Appearance of impropriety between Robert Durst’s attorney, Chip Lewis, and Harris County District Attorney Devon Anderson
2520 Robinhood is home to a small high rise blocks away from Rice University. This address is also the location of Robert Durst’s safe house. Durst is a registered voter in Harris County and in the Conductor’s Circle level of giving to the Houston Symphony. In Houston, Durst’s security consists of Chip Lewis, not a registered voter; but, an attorney with special influence at the Harris County Criminal Justice Center.
If you turned on your television Sunday evening, you could not get away from Lewis. He seems to be using Durst’s latest misfortunes as his personal press junket. So, who is this opportunist?
Lewis spent the last half of the 1990s as a Harris County Assistant District Attorney. During 1999, his last year at the District Attorney’s office, Lewis represented the State of Texas in the prosecution of three Second Baptist School students alleged of aggravated sexual assault. For months, Lewis worked with fellow prosecutors Terese Buess and Lisa Andrews to prosecute these cases.
On the eve of trial, Lewis convinced the victim and her family to bless off on a plea bargain that dismissed the rape cases. In return, one of the three defendants, represented by Dan Cogdell, pled no contest to unlawful restraint and received deferred adjudication. This plea assured Cogdell that his client would not be labeled a sex offender because the plea bargain relieved the defendant of the sex offender registration requirements. Devon Anderson’s husband, Mike, accepted the plea bargain as judge of the 262nd District Court.
Following the conclusion of this deal, Lewis left the DA’s office and went to work for Cogdell. Meanwhile, the victim and her family were forced to file a civil lawsuit to recover restitution for her medical treatment
Lewis knows the media. Weeks after her husband’s passing, Devon Anderson was appointed to serve as Harris County District Attorney. Lewis served as a backchannel telling Chron reporter Brian Rogers that he “understood that Judge Anderson and Judge Hill discussed this [appointment] extensively.” How would he know?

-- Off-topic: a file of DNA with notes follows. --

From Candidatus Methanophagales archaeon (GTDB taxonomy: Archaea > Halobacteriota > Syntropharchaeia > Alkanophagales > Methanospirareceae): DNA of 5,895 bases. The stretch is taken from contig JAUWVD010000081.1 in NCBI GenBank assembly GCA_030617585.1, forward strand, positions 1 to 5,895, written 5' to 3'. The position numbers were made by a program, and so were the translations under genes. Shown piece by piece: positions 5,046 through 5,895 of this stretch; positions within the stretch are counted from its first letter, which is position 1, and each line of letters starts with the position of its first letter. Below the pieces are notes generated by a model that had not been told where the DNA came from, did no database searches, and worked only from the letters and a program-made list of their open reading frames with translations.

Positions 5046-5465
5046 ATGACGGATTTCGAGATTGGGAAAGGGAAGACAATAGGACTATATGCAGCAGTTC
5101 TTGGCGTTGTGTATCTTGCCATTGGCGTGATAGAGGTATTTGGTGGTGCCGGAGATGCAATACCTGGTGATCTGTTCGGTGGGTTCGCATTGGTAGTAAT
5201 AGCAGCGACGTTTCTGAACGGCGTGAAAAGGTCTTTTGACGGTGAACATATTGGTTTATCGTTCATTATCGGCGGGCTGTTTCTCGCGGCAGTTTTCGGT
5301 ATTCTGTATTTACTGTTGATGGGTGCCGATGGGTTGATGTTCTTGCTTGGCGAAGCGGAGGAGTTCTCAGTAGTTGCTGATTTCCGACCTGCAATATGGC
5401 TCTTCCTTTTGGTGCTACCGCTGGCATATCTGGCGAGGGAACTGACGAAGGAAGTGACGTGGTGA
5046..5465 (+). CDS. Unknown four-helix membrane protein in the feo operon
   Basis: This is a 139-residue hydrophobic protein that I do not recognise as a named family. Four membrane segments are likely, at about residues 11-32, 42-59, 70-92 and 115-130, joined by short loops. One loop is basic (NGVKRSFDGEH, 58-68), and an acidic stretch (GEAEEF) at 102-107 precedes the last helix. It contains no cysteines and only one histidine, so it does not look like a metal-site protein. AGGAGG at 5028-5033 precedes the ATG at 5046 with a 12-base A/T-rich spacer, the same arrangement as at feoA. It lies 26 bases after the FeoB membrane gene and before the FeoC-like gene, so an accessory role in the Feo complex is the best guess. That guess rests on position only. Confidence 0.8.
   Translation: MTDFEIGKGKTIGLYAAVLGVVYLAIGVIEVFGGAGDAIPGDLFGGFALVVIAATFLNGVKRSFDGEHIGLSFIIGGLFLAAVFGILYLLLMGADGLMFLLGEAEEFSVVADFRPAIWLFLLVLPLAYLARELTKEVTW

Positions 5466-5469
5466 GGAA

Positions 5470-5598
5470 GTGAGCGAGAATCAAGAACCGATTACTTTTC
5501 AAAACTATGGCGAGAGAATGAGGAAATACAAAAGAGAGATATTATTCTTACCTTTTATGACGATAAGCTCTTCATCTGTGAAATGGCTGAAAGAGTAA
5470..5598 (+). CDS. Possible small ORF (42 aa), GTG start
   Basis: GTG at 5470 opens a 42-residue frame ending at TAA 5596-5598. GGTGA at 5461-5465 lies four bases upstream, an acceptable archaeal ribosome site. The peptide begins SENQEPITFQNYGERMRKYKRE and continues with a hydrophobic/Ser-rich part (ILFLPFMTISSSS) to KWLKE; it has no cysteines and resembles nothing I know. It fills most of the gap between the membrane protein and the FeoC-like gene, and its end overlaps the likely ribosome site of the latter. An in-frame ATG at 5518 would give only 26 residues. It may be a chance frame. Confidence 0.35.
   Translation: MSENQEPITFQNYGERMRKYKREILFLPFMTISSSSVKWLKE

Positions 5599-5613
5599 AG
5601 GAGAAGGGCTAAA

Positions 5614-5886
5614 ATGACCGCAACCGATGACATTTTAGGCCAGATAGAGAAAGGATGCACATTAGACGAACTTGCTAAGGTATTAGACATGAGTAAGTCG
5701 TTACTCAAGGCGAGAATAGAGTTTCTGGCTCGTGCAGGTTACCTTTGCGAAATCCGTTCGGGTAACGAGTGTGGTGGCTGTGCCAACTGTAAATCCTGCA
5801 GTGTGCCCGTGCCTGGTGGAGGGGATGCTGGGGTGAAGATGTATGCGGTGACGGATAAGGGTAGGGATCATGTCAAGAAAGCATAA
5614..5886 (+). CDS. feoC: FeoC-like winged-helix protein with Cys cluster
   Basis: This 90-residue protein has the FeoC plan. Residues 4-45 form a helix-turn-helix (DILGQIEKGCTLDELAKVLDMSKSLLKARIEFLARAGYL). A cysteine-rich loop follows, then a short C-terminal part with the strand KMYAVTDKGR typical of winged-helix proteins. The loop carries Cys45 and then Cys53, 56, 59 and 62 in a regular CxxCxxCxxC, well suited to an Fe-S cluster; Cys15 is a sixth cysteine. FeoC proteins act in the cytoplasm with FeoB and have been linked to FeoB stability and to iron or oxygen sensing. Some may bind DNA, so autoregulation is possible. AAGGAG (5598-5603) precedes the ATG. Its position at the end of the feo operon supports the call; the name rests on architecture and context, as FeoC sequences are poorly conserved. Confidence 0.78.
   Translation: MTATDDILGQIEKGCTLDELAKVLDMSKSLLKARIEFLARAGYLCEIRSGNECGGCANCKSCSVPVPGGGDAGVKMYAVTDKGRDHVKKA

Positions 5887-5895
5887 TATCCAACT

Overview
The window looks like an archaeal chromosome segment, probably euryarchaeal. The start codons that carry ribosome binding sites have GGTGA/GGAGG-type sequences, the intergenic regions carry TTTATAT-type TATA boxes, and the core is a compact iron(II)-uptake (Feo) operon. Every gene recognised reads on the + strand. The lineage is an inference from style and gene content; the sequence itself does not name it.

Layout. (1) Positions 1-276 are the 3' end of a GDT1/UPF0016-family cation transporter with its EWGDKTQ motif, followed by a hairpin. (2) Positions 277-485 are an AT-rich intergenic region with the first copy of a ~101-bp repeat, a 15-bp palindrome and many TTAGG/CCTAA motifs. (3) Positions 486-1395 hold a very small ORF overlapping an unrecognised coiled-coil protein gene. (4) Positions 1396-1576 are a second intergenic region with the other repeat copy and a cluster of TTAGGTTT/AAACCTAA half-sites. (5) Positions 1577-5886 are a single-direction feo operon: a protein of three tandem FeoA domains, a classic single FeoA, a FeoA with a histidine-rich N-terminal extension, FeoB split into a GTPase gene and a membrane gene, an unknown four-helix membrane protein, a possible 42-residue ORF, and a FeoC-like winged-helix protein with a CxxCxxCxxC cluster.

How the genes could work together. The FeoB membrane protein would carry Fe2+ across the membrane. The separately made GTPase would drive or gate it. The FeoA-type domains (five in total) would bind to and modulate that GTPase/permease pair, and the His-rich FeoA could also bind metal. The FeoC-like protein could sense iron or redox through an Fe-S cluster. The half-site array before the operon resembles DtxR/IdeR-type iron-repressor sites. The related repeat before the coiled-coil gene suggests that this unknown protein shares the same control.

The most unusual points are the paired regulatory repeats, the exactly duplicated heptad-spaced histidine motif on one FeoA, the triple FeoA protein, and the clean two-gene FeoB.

So far, in one year, Lewis has donated $25,100 to Devon Anderson. Who knows if Durst has contributed under one of his many aliases.
- $10,000 on February 4, 2014
- $5,000 on May 23, 2014
- $1,000 on September 17, 2014
- $9,100 on September 25, 2014
This does not include the funds that Lewis donated to Mike Anderson, which were ultimately transferred to Devon’s campaign account. Lewis gave Mike Anderson $12,531.
- $10,000 on February 27, 2012
- $1,531 on June 12, 2012
- $1,000 on April 2, 2013
Even in the shadow of the latest courthouse rumors surrounding Lewis, he is hosting a fundraiser for Devon later this month. What has Chip’s investment in the Andersons done for him?
When Durst was arrested in June 2014 for urinating on candy at his local CVS, he was filed on for a class b misdemeanor. Three months ago (and post-election), Devon Anderson’s office reduced the charge to a fine only class c charge. Certainly a tough prosecutor like Devon called LA and Westchester County to let them know that their creepy serial killer is spraying his urine all over candy right here in Harris County, right? Devon Anderson sent the jinx back home to Rice Village. I am sure there is a very good reason why Robert Durst’s criminal defense attorney is Devon Anderson’s largest legal campaign contributor.
Since Devon Anderson assumed the position of District Attorney in September 2013, Lewis has received approximately 40 dismissals for his clients – this does not include the numerous dismissals under her husband’s administration. Victor Trevino, another Lewis client, received probation with no jail time for misapplying money. Trevino’s three other cases were dismissed.
Lewis represented Doug Karpen, the “Texas Gosnell.” Under Devon’s leadership, Karpen was no billed by a grand jury.
Lewis’s involvement in the 185th runaway grand jury is well recorded. Lewis and his client, Amanda Culbertson, sold a fabricated story to the grand jury, manipulated the system, and used the process to get Mike Anderson elected. Lewis and Culbertson subsequently attempted to use the federal court system to silence my wife and they have been unsuccessful. In fact, during one of the hearings, Lewis simply left the court during a break and was chastised by Judge Lynn Hughes.
The story of the worthless HPD homicide detective, Ryan Chandler, has been a consistent narrative over the past year. The former detective is married to Devon’s chief of post-conviction review, which is an area of the office supposedly dedicated to the review of innocence claims. For some reason, Lewis has openly supported the former detective and attempted to manipulate the media to favor this man who failed to investigate at least 25 Houston murder cases.
Devon Anderson needs to account for her relationship with Mr. Lewis. His campaign donations and results at the courthouse, at a minimum, appear improper.
The Andersons campaigned on their tough on crime stance. If you look around town, you can find evidence of a serious crime wave in Harris County. Tagging isn’t just graffiti – it is a criminal element marking their territory. The local news is filled with shootings, kidnappings, and robberies.
Harris County residents are riding a crime wave and the smart criminals know where to go. I am sure that the Rice University area residents are praying that the criminal justice system is less corrupt in New Orleans and LA County than in Houston. Maybe we can rename the open carry bill after Robert Durst.
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